What Are the Physiological Effects of Uranium Exposure?
Course: WB 1524
CE Original Date: May 6, 2009
CE Renewal Date: May 6, 2012
CE Expiration Date: May 6, 2014
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The majority of adverse health outcomes related to uranium exposure have been observed in uranium mine, mill, and fabrication workers. Outcomes that may occur with uranium exposure based on both observed human effects and animal studies include
- non-malignant respiratory disease (fibrosis, emphysema) and
- elevated β2 microglobulin, BUN, Non-protein nitrogen (NPN),
- tubule degeneration, lesions and
- cell necrosis.
Extremely high acute exposures have also been lethal due to renal failure (from oral or inhaled exposure) or pulmonary failure (from inhalation exposure).
In addition, uranium overexposure by either inhalation or ingestion is associated with renal abnormalities, regardless of solubility. However, there is some question as to whether the same cytotoxic effects to the kidney from exposure to uranium in experimental settings occurs in humans [Kurttio et al. 2002, 2006].
Additional health effects involving the reproductive/developmental systems and indicating potential neurologic effects from uranium exposure have been reported at higher doses in the literature and more studies have been indicated for some of them [ATSDR 1999].
Recent studies have raised questions concerning the cytotoxic effects on the kidney from exposure to uranium in experimental animal settings vs. in humans. In one study of people drinking well water with high natural uranium concentrations, the median urinary concentration was 0.078 microgram/Liter (µg/L) (ranging up to 5.65 µg/L). Here, a subtle effect of uranium on calcium and phosphate fractional clearance was indicated (within the normal range of these measures), but without effect on other biochemical or traditional markers of renal function [Kurttio et al. 2002]. In another study, uranium was measured in 193 people who used drinking water from drilled wells for an average of 16 years. Possible toxic effects of uranium on kidney cells and renal function were evaluated by measuring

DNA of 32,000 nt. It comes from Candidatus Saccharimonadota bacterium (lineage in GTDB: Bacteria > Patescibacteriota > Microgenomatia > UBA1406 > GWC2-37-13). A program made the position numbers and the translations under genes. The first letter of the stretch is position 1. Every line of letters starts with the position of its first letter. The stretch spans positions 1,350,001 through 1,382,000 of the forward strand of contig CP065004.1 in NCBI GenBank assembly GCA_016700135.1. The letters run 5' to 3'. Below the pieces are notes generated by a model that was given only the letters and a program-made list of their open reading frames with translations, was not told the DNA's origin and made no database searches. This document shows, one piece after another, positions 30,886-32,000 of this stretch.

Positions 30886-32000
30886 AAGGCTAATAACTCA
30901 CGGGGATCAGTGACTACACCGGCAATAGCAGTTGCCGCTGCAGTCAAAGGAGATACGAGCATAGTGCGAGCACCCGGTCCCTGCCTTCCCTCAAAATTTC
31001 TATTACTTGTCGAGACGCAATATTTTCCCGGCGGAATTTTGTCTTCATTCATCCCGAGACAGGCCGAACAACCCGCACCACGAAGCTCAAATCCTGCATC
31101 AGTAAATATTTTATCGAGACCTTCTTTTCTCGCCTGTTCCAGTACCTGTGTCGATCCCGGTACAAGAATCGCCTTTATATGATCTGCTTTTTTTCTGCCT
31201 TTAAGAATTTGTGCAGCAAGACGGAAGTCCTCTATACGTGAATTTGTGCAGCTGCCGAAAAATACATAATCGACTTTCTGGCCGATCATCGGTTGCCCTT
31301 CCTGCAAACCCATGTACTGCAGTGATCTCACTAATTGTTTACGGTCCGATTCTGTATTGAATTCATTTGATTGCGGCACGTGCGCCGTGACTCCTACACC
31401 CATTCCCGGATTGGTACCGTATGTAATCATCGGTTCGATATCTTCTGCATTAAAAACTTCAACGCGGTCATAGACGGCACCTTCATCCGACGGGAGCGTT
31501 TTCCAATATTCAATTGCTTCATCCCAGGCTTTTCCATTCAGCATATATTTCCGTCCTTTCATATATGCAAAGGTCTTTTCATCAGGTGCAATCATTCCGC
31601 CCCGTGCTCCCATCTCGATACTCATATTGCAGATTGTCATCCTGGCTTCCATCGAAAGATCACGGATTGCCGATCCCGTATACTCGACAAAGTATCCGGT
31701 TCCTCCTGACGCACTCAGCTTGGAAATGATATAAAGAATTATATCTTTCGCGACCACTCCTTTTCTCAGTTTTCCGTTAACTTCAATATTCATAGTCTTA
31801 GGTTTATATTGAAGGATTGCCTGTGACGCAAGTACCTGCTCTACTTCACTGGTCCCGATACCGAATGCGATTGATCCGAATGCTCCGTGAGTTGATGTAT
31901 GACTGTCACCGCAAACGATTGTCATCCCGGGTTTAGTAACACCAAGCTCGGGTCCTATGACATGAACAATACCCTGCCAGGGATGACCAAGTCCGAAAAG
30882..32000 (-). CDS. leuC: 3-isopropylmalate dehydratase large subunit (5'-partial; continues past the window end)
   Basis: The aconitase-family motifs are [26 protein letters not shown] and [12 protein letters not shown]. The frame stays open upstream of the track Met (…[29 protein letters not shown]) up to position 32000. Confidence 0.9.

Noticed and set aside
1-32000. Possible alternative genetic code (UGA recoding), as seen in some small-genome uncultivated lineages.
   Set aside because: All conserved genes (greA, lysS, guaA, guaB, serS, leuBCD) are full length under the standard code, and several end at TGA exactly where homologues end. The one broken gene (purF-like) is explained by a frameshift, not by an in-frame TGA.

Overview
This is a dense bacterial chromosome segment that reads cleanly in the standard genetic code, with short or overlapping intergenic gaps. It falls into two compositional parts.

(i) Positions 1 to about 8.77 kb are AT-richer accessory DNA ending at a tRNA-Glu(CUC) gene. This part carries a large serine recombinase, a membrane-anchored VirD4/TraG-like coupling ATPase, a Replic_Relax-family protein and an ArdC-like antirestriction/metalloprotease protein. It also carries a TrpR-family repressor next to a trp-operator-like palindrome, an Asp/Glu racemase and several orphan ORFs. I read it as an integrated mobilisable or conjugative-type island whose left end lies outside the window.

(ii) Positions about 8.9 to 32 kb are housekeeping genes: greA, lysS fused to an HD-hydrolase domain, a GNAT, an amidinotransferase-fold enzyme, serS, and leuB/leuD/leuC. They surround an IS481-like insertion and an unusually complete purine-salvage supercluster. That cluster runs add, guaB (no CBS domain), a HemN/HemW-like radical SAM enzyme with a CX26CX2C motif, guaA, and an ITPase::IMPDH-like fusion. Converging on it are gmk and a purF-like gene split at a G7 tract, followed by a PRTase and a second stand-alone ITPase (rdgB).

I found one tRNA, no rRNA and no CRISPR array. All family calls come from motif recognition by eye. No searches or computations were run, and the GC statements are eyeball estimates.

- urinary N-acetyl-gamma-D-glucosaminidase,
- alkaline phosphatase,
- lactate dehydrogenase,
- gamma-glutamyltransferase and glutathione-S-transferase,
- serum cystatin C,
- urinary and serum calcium phosphate,
- glucose, and
The study concluded that continuous uranium intake from drinking water, even at relatively high exposures, was not found to have cytotoxic effects on kidneys in humans [Kurttio et al. 2006].
It is not known whether exposure to uranium affects children differently. No cases have been reported where exposure to uranium is known to have caused health effects in children. Very young animals absorb more uranium than adults do when fed uranium, but we do not know if this happens in children.
It is also not known whether exposure to naturally occurring uranium can affect the developing human fetus. In laboratory animals, extremely high doses of uranium in drinking water resulted in birth defects and an increase in fetal deaths. We do not think that uranium can cause these problems in pregnant women who are exposed to background levels of uranium in food, water, and air.
There is not a significant amount of information to suggest that children are affected differently than adults when exposed to uranium.
- The majority of adverse health outcomes related to uranium exposure have been observed in uranium mine, mill, and fabrication workers.
- Outcomes that may occur with uranium exposure based on both observed human effects and animal studies include non-malignant respiratory disease (fibrosis, emphysema) and nephrotoxicity.
- Abnormalities consistent with nephrotoxicity include elevated β2 microglobulin, BUN, Non-protein nitrogen (NPN), glucosuria, proteinuria, tubule degeneration, lesions and cell necrosis.
- Nephrotoxicity should reverse as overexposure ceases.